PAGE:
It’s The Journey Not The Destination

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The challenges business leaders face do not have a precedent in recent history. They’re most usefully compared to the challenges of the dawn of the industrial revolution. Both the theory and practice of management have become dated and need to be radically altered to adapt to the socio-economic changes of the 21st century.

The ideas of management by instruction and management by objective are based on the conviction that people are driven to act mainly by fear and greed. We now know that isn’t exactly true. People don’t want to defer into some distant future their dreams of a job they can do with passion in an atmosphere of understanding and kindness. It’s time management practices were aligned with the expectations of shareholders and workers in order better to achieve strategic goals.

Managers usually focus on quantifiable metrics, such as profit, budgets, technology, neglecting the humanistic aspect of business, which is more abstract and therefore unpractical. A company’s basic values like the values adopted by people are usually a closed set of timeless ideas that have real meaning to the members of the organization and help with the accomplishment of short-term goals or a strategy. Using values every day as management tools creates groundwork for a new concept of management – management by values. Permeating every layer of a company as well as how it relates to the outside world with values is humanized management, which creates a new dimension of a company’s operations. Management by values is a philosophy. But it’s also practical action whose goal is to focus on the practice of essential values within a business as well as aligning them with the mission and future vision of a company.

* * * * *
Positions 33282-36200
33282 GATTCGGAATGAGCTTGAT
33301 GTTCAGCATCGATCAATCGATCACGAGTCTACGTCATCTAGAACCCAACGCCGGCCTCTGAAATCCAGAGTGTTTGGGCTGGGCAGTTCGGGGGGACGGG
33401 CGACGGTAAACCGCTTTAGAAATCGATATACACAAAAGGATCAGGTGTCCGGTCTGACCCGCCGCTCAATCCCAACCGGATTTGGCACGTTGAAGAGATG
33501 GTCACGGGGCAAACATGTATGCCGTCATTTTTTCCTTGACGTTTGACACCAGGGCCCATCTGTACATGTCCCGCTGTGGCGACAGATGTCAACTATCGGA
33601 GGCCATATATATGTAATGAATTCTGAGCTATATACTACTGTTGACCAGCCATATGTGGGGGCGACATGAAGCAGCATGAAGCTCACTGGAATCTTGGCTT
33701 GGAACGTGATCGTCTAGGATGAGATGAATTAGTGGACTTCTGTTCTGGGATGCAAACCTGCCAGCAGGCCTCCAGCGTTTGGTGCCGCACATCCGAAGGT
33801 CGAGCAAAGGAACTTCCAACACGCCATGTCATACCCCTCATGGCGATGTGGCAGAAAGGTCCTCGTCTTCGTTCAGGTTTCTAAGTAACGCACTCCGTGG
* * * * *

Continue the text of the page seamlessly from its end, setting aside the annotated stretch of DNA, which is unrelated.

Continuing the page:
Aren’t values a luxury in the business world? Isn’t business mainly about making money? Yes, profit is a goal, but not the most important one.

The urge to maximize profit at any cost was the source of the spectacular bankruptcies and collapses of the early 21st century. Enron, WorldCom, Tyco, Lehman Brothers, and Siemens were the darlings of investors until it turned out they had falsified their earnings figures or engaged in corrupt business practices. The managers at those companies were greedy and that’s what made them behave immorally or even criminally. Many of them have been sentenced to a number of years in prison. Greed and the drive of companies to maximize their profits have caused the last two serious economic crises of the past decade. They’ve deprived tens of millions of people of work around the world, caused bankruptcies, and caused thousands of companies to report losses. Now many countries, even the richest and most developed are facing a sovereign debt crisis that threatens their futures.

These examples of failure show how important overarching values are to economic growth and to society. Values refer to people, but also to procedures and behavioral norms. They are the measuring stick for internal regulations as well as for a company’s products or services.

Values are just as important in a person’s private life as in the life of a business; values determine character in a person and corporate culture in a company; values allow a person to live with dignity and die in peace; they give companies a shot at immortality. Values provide internal balance amidst turbulence and propel people to pursue excellence.

Management by values addresses the weaknesses of other management methods, especially those focused exclusively on earnings. Consistently practiced values have a magical effect on a company’s corporate culture, giving that company a permanent competitive advantage. Human capital is the deciding factor in business success today. Management by values enables a business to unlock its workers’ full potential. We are in the midst of a war for talent. A company’s values are the best argument for choosing one job offer over another. The values by which managers aspire to run a business are the bridge transmitting talent. Values enable businesses to grow and be profitable in accord with the environment, with worker preferences, as well as with the expectations of stakeholders and owners. It’s the ordinary-extraordinary who, using values as a roadmap, create incredible businesses.

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